public class ScreenshotManager : IScreenshotManager
    {
        public static Activity Activity { get; set; }
 
        public async System.Threading.Tasks.Task<byte[]> CaptureAsync()
        {
            if(Activity == null)
            {
                throw new Exception("You have to set ScreenshotManager.Activity in your Android project");
            }
 
            var view = Activity.Window.DecorView;
            view.DrawingCacheEnabled = true;
 
            Bitmap bitmap = view.GetDrawingCache(true);
 
            byte[] bitmapData;
 
            using (var stream = new MemoryStream())
            {
                bitmap.Compress(Bitmap.CompressFormat.Png, 0, stream);
                bitmapData = stream.ToArray();
            }
 
            return bitmapData;
        }
    }

Using Context Actions in Xamarin.Forms ListView

One of the news in Xamarin.Forms 1.3 is what Xamarin call context actions. With context actions you can make a ListView much more richer. What you can do is to add a menu to every row in the ListView. On Windows Phone and Android is the menu showing when you're long pressing on a item, on iOS you will swipe left on the item to show the menu. As you can see on the screenshots below the menu looks different on each platform. On Windows Phone the menu will pop up, on iOS it will be be on the row and on Android at the top of the screen.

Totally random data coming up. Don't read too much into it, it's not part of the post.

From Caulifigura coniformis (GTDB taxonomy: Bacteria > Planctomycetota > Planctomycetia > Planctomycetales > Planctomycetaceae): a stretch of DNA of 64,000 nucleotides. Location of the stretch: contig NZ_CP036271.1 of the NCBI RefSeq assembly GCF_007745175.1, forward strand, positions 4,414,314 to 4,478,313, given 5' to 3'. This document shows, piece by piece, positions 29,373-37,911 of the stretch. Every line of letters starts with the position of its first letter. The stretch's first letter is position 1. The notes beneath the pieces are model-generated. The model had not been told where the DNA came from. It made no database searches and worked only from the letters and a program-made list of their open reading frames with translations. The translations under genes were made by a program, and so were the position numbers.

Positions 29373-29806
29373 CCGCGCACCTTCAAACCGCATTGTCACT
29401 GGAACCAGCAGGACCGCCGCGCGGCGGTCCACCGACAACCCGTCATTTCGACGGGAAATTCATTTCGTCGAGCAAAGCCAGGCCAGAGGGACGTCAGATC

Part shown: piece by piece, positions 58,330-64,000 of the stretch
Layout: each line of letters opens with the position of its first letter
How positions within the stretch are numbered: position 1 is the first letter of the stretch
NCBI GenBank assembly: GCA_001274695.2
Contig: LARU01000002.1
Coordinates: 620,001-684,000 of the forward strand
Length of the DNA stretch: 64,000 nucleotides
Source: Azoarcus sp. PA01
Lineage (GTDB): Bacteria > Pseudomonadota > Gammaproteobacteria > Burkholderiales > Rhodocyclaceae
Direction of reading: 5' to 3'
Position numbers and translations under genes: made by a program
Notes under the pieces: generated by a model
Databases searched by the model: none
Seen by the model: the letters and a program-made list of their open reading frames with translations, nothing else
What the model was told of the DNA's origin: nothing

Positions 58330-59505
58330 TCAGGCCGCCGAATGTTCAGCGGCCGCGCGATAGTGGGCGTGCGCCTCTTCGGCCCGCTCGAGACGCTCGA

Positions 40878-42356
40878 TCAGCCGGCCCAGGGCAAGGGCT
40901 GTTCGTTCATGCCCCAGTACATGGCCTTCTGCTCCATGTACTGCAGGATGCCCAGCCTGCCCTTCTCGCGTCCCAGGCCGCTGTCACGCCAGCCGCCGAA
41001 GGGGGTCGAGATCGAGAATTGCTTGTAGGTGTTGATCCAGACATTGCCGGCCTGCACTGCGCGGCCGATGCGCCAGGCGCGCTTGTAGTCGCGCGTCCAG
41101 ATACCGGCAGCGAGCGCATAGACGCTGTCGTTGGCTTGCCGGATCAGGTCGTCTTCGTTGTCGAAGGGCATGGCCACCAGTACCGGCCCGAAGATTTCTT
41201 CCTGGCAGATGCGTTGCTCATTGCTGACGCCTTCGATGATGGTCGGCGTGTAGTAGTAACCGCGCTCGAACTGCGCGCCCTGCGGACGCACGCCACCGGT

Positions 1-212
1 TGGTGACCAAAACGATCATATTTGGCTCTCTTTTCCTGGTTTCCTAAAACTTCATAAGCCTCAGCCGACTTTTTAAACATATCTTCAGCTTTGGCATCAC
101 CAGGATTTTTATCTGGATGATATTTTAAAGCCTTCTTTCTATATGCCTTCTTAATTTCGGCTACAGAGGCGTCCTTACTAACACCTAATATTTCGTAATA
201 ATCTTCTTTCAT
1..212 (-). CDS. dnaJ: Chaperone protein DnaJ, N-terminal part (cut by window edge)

contextactions contextactions_android contextactions_ios

To use context action add them to the ViewCell in the ItemTemplate as shown in the code below.

 <ViewCell.ContextActions>
       <MenuItem Text="Share" />
       <MenuItem Text="Buy" Command="{Binding AddToBasket}" />
</ViewCell.ContextActions>

MenuItem has four properties that is good to know:
Text: What's shown to the user
Clicked: Adds a event listener to the menu item.
Command: Bind a command to the menu item.
IsDestructive: Will make the menu item red on iOS if it's set to true.

 <ListView ItemsSource="{Binding Products}" VerticalOptions="Start" RowHeight="40">
 
      <ListView.ItemTemplate>
        <DataTemplate>
          <ViewCell>
            <ViewCell.ContextActions>
              <MenuItem Text="Share" />
              <MenuItem Text="Buy" Command="{Binding AddToBasket}" />
            </ViewCell.ContextActions>
 
            <ContentView Padding="0,10">
              <Grid>
                <Grid.ColumnDefinitions>
                  <ColumnDefinition Width="2*" />
                  <ColumnDefinition Width="*" />
                </Grid.ColumnDefinitions>
 
              <Label Text="{Binding Product.Name}" TextColor="Black" />
              <Label Grid.Column="1" HorizontalOptions="End" Text="{Binding Product.Price, StringFormat='{0:0.00} kr'}" TextColor="Red" />
 
              </Grid>
            </ContentView>
          </ViewCell>
        </DataTemplate>
      </ListView.ItemTemplate>
    </ListView>

Grouping a ListView – Xamarin.Forms